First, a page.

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Journalists Exaggerate Claims of Pharmaceuticals, Misreport Risks

by: E. Huff

(NaturalNwes) Doctors and researchers are beginning to question the outlandish claims being made by the media in response to alleged breakthroughs in cancer research. In an editorial published in the Journal of the National Cancer Institute (JNCI), several doctors expressed concern that news pieces fail to accurately reflect the truth concerning drugs and scientific studies.

Drs. Lisa Schwartz and Steven Woloshin from the Center for Medicine and the Media at the Dartmouth Institute for Health Policy and Clinical Practice in New Hampshire, along with Dr. Barnett Kramer from JNCI, examined media claims about a new anti-cancer drug called olaparib that was reported on in the acclaimed New England Journal of Medicine (NEJM). Though the study was uncontrolled and preliminary, some sources were claiming it as the most important cancer breakthrough in ten years.

Another report exaggerated study findings concerning alcohol and cancer risk. In response to a study that showed a two-percent increase in breast cancer risk from drinking one alcoholic beverage a day versus not drinking at all, one media source produced a headline that said, "A drink a day raises a women's risk of cancer", with no mention of the important details in the article. Perhaps a simple oversight, the coverage failed to accurately assess the truth and may have needlessly scared readers concerning alcohol consumption.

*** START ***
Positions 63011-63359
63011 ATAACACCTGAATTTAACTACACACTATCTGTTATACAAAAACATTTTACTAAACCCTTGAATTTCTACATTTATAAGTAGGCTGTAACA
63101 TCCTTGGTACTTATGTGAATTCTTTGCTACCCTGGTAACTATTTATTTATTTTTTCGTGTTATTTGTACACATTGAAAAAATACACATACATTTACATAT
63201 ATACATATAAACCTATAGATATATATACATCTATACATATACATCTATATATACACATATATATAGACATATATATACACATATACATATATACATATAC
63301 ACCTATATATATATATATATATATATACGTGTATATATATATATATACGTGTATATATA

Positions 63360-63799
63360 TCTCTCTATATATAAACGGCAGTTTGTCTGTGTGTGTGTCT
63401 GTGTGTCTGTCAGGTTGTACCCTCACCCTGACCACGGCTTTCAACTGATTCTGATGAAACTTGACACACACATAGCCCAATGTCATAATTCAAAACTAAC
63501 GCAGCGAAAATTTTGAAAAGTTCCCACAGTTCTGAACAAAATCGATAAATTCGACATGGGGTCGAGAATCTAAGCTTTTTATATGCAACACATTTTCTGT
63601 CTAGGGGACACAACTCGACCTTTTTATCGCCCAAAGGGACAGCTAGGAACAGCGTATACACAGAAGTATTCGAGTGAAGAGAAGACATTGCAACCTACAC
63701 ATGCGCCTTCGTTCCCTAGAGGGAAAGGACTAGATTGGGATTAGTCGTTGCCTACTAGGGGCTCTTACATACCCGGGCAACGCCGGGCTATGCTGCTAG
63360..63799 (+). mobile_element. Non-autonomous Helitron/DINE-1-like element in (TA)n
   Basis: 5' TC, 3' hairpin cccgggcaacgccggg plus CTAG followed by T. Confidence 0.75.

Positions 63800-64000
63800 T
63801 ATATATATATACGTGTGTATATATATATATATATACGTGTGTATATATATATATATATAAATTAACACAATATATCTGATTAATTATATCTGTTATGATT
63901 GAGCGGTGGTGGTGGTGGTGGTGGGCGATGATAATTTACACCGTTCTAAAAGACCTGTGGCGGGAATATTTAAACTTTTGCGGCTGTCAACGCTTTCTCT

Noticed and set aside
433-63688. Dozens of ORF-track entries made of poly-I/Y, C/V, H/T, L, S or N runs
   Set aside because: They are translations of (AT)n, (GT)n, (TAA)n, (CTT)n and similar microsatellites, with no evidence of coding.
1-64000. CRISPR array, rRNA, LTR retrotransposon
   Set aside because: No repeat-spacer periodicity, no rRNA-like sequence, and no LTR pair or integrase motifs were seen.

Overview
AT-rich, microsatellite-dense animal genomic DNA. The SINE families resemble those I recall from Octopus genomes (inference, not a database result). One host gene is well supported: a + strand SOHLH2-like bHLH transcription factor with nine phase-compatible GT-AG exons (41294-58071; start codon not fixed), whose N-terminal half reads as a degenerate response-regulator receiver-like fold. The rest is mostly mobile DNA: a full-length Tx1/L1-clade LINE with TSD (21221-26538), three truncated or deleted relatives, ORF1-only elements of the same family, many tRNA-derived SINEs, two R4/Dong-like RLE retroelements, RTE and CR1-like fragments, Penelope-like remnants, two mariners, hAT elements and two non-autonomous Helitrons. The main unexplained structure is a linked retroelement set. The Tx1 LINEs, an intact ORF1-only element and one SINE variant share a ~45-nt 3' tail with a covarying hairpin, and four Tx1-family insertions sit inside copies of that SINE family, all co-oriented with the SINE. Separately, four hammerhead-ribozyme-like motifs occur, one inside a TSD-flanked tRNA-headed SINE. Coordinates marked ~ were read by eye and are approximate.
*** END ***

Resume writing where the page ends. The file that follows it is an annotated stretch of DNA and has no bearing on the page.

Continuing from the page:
Coverage concerning pharmaceutical drugs is often the most inaccurate. Aside from the fact that many drug studies are corrupted from the start because of who is bankrolling them, negative findings are often omitted from the results while miniscule benefits are highlighted as breakthroughs. The intensity and rate of severe negative side effects from pharmaceutical drugs is routinely left out of mainstream reports concerning drug study results.

Some of the most common drugs for which exaggerated and inaccurate claims are made include antidepressant medications, statin drugs, and vaccines. Not only are they typically ineffective at performing the task for which they are prescribed, they are highly dangerous and come with significant side effects.

Since many medical journals themselves omit important study details, it is no wonder that coverage problems are occurring. Editorialists at JNCI are encouraging editors of medical journals and journalists to utilize a tip sheet they created that will assist in gathering accurate, thorough information concerning study findings. It offers assistance in knowing what questions to ask, interpreting data and statistics, and indicating the existence of study flaws and limitations in reports. They hope that improvements in the way journalists research information will lead to more accurate reporting.

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